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France Buries Hollande’s Super Tax

France Buries Hollande’s Super TaxFrance Buries Hollande’s Super Tax

Once a flagship policy of French President Francois Hollande, the 75-percent “super tax” on top earners limps into its final weeks this month having sparked plenty of controversy but few economic results.

It was no surprise that the policy, which expires on February 1, would be quietly dropped: it was only ever slated to last two years and the Socialist government has for months declared it would not be renewed, AFP reported Sunday.

The tax had also been watered down until it was barely a shadow of the “exceptional contribution to solidarity” proclaimed by Hollande when he came to power in 2012.

France’s top court had declared as unconstitutional the original plan to levy the tax on all individuals earning one million euros ($1.2 million).

The government came back with a version that made companies pay the 75percent rate only for the portion of employees’ salaries above the million-euro ceiling.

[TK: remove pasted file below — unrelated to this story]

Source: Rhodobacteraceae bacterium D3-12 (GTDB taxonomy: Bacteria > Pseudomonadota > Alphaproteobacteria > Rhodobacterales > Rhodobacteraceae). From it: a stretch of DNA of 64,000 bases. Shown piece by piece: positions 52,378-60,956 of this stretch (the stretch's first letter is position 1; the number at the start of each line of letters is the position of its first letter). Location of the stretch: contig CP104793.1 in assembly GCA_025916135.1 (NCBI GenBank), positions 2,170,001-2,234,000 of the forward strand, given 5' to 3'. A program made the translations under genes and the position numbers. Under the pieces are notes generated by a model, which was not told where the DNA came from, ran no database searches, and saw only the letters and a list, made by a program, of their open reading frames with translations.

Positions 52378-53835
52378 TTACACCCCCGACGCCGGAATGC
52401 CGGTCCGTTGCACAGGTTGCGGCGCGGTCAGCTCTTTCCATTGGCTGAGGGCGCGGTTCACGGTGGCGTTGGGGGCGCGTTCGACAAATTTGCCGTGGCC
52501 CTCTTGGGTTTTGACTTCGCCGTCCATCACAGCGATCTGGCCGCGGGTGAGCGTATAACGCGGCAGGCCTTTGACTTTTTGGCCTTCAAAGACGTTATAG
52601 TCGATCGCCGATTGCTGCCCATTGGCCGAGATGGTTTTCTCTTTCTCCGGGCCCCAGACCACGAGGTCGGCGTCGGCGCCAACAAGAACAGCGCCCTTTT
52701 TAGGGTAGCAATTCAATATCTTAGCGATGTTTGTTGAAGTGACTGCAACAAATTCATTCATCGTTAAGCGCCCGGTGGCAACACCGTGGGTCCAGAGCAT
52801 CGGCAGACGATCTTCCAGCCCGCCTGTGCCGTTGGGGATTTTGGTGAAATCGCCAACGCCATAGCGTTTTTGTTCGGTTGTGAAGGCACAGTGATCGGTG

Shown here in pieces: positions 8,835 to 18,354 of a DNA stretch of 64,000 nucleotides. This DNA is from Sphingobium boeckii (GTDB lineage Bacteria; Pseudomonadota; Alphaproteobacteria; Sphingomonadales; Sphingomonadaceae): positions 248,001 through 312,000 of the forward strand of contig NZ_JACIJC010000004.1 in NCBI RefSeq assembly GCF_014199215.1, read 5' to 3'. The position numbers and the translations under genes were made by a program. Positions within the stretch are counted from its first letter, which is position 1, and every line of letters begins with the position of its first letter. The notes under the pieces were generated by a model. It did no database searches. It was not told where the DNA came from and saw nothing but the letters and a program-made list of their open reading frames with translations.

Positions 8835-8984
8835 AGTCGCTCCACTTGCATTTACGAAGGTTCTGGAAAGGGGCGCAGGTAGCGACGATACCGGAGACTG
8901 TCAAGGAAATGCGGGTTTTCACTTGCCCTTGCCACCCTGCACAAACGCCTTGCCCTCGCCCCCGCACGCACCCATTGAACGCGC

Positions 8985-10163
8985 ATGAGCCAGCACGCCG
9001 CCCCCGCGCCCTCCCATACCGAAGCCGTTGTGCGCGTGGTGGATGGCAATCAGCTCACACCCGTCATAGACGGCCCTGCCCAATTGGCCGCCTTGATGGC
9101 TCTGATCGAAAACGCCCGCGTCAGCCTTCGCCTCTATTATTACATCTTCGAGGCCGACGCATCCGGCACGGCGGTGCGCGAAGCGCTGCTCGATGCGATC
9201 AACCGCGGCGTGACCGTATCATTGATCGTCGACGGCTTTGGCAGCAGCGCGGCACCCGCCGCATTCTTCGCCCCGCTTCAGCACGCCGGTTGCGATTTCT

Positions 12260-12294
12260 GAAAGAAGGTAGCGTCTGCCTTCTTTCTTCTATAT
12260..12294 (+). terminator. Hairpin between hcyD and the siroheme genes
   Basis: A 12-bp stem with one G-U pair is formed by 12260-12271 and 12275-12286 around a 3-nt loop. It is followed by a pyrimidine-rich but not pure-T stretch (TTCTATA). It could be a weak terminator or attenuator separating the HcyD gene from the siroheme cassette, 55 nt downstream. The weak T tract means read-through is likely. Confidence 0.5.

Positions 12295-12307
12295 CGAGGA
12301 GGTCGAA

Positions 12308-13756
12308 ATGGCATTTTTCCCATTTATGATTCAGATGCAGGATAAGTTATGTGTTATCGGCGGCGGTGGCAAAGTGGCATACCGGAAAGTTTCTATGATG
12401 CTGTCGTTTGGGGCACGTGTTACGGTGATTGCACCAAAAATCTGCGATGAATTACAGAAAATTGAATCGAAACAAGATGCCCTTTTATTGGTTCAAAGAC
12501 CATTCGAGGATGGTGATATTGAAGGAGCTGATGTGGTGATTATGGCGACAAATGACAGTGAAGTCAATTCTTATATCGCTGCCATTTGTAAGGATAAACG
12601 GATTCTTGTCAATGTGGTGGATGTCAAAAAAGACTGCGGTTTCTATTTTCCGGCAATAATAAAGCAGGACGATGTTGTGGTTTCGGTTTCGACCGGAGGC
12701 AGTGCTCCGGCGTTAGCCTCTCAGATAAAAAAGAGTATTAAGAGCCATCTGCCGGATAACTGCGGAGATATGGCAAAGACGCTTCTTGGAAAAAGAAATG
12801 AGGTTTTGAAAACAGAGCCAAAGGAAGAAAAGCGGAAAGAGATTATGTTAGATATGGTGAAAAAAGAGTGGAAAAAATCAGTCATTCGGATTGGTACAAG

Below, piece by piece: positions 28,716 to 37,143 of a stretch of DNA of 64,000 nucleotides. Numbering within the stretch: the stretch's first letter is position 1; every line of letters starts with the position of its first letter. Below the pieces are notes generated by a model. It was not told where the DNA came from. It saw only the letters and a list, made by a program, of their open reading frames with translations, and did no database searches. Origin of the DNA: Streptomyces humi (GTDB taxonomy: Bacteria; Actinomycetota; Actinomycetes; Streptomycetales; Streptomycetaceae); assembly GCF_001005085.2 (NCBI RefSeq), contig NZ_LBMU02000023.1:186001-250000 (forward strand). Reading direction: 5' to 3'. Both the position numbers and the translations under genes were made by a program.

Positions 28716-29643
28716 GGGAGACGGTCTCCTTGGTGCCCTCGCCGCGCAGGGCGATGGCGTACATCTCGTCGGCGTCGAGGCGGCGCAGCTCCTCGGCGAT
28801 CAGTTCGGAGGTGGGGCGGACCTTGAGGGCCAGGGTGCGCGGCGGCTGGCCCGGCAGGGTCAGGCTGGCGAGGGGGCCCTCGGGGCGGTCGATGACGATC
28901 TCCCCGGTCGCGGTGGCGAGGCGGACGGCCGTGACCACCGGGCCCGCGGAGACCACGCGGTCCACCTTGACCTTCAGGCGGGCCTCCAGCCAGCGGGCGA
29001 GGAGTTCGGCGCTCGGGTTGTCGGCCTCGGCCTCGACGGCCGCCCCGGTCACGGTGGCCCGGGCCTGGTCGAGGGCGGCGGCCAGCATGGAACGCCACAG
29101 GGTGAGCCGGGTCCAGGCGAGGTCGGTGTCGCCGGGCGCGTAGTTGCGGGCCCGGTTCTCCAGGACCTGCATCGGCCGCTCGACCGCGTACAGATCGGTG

But by then, it had already become a symbol of France’s opposition to big business and attracted high-profile derision.

Actor Gerard Depardieu stormed out of the country in a huff over the tax and took up Russian citizenship in 2013. It was reported he only paid six-percent tax in his new home.

“I am leaving because you consider that success, creation, talent — anything different — must be punished,” he wrote at the time.

French football clubs were also horrified, saying the tax made it difficult to attract top-flight talent.

Clubs in Ligue 1 and 2 threatened to strike in late 2013 although they found it hard to rally much sympathy for the multi-millionaires at clubs like Paris Saint-Germain, where more than 10 players qualified for the tax.

  Shifting Right

The fate of the super tax mirrored the wider trajectory of the troubled Socialist presidency, which was elected in a surge of left-wing enthusiasm but has been forced to temper its initial approach in a desperate bid to escape the country’s economic quagmire.

Even by its own standards, the tax was largely a failure — the watered-down version brought in minimal revenue and did little to tackle wealth inequalities.

 

Financialtribune.com